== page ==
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Long-Term Effects of Overuse of an Inhaler for Asthma

by
author image Tanya Feke
Tanya Feke is a board-certified family physician with interests in preventive medicine, lifestyle modification and women's health. Her book "Medicare Essentials" is an Amazon bestseller. She has been published in the journal "Medical Economics" and has managed her educational website Diagnosis Life (www.diagnosislife.com) since 2010.

Taking a medicine more frequently or at higher doses than is prescribed without consulting a doctor is not a good idea -- and most people know this. However, what exactly are the long-term risks of overusing an asthma inhaler? Well, it depends on what, specifically, is being overused. ... [Continue here to preview what you are going to talk about very generally -- but don't state anything here that you would restate later.]

Types of inhaled asthma medications

Two classes of inhaled asthma medications are commonly prescribed in the treatment of asthma: Beta2 (β2)-agonists and corticosteroids. Both classes are considered safe as long as they are taken as directed.

Short-acting β2-agonists

Short acting β2-agonists, sometimes called rescue inhalers, relax and dilate airways to increase airflow. Short-acting β2-agonists such as albuterol and terbutaline provide immediate relief of airway constriction that lasts up to 8 hours. Clinicians commonly refer to this class of drugs as “rescue therapy” because it should only be administered during acute attacks. β2-agonists are considered safe as long as they are not being used more than twice a week (except in exercised-induced asthma). The National Heart, Lung and Blood Institute cautions that overuse of short-term β2-agonists indicates that asthma is not well-controlled and that the current treatment plan must be re-evaluated. Patients who exceed dosing recommendations may experience worsening and reduced control of asthma symptoms.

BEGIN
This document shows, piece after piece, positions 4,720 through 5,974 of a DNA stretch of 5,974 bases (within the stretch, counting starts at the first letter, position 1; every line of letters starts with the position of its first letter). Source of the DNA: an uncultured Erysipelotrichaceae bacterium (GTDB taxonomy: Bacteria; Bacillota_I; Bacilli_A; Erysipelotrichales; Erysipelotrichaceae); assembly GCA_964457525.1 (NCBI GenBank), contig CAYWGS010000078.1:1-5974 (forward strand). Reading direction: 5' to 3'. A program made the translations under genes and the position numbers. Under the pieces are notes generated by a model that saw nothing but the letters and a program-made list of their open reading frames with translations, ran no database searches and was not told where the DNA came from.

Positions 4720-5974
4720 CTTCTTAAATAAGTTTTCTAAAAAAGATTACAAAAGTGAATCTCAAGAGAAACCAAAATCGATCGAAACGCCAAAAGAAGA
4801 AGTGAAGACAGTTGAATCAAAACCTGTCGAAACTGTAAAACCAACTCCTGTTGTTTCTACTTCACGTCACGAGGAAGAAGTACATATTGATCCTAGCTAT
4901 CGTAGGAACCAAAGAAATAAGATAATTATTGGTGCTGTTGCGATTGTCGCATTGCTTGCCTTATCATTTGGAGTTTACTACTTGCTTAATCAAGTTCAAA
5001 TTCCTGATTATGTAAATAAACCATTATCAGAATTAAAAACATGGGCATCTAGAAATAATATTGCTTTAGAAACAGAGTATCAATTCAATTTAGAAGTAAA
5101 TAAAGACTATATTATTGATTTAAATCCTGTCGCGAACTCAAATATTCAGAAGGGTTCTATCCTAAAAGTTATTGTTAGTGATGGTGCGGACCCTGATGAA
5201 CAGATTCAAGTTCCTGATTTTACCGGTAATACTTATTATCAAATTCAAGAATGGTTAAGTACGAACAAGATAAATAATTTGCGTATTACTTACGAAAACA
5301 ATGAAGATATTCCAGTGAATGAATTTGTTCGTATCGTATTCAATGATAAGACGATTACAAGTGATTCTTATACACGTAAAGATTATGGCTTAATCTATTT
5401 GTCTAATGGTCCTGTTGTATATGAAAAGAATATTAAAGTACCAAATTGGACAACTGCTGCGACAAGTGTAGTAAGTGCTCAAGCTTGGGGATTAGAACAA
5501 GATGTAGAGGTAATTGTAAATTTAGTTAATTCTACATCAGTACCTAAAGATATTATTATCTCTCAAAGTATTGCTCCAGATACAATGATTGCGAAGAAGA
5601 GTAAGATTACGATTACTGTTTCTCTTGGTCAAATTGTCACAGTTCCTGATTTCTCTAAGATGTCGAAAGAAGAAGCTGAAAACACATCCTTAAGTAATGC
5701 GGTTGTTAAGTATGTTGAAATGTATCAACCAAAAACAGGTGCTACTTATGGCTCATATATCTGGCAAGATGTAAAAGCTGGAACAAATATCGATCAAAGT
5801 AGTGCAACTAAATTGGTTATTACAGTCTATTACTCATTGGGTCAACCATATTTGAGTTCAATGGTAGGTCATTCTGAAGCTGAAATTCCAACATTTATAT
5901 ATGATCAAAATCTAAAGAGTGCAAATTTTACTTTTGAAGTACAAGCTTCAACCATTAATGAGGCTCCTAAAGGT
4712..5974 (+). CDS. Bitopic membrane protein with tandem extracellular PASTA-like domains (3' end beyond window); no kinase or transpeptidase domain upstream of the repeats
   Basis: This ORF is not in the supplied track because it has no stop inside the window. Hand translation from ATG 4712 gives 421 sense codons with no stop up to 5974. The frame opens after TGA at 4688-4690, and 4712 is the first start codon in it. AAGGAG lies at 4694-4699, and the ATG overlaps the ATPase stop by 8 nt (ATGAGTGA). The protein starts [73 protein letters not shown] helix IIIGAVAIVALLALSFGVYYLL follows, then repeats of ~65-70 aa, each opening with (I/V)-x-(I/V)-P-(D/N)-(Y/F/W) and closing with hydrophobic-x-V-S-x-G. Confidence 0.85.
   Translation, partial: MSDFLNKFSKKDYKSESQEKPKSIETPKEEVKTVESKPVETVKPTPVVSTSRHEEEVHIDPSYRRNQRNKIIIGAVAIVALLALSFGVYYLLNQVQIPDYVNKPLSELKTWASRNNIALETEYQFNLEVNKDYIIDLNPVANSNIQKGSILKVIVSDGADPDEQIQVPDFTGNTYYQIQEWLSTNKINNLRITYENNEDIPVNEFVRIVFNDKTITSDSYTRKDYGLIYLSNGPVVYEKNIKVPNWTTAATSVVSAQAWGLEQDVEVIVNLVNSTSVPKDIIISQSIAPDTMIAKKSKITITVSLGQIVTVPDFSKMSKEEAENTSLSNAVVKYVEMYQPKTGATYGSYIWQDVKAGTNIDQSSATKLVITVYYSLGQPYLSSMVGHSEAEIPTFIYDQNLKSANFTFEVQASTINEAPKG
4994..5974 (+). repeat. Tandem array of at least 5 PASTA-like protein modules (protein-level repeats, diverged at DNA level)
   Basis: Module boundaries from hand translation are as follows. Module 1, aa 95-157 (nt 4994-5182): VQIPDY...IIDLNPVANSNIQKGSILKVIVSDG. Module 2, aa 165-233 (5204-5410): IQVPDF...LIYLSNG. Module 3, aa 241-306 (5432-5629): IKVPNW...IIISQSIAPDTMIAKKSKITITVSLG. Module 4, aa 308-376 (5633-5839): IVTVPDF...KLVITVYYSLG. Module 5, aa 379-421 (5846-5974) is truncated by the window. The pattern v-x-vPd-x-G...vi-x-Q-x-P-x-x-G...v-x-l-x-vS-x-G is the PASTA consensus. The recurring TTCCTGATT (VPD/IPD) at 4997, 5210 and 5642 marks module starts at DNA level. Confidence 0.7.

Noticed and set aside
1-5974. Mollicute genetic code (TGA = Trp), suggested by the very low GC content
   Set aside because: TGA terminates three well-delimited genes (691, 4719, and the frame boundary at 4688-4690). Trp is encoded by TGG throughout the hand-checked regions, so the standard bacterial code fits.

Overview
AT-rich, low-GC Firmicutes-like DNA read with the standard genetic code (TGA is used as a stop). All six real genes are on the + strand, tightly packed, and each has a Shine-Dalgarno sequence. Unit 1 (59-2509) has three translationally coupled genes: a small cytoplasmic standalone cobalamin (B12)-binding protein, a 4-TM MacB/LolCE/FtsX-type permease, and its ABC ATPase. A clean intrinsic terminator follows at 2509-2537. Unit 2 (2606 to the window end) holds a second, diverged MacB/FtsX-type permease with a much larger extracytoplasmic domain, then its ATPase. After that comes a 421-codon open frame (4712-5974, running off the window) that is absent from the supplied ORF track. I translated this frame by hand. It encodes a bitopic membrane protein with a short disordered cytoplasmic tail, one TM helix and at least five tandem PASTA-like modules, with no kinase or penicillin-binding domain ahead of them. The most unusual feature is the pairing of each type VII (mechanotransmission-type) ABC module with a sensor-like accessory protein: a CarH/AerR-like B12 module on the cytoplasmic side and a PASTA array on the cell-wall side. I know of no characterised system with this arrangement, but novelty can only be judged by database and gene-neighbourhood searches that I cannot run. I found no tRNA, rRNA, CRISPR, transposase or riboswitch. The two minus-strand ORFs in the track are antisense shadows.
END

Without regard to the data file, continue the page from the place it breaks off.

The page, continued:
Long-term β2-agonists

Long-term β2-agonists, such as salmeterol and formotoerol, also increase airflow to the lungs by relaxing and dilating airways. They provide up to 12 hours of relief from airway constriction. The Salmeterol Multicenter Asthma Research Trial (SMART) investigated the safety of long-term β2-agonists and demonstrated that they should not be prescribed as a monotherapy due to: • Increased risk of asthma-related death and life-threatening events • Reduced response to rescue therapy • Cardiovascular side effects that increase with duration of use, including increased heart rate, palpitations, arrhythmias and congestive heart failure β2-agonists are however considered safe when prescribed in conjunction with low-dose inhaled corticosteroids.

Inhaled corticosteroids

Inhaled corticosteroids improve asthma symptoms by decreasing airway inflammation. They provide long-term asthma control when prescribed alone or in combination with long-term β2-agonists as maintenance therapy. Corticosteroids are generally considered safe in low-to-medium doses; however, extended use of higher doses in children have been linked to: • Suppression of hypothalamus, pituitary and adrenal gland function • Reduced growth rate and lower adult height

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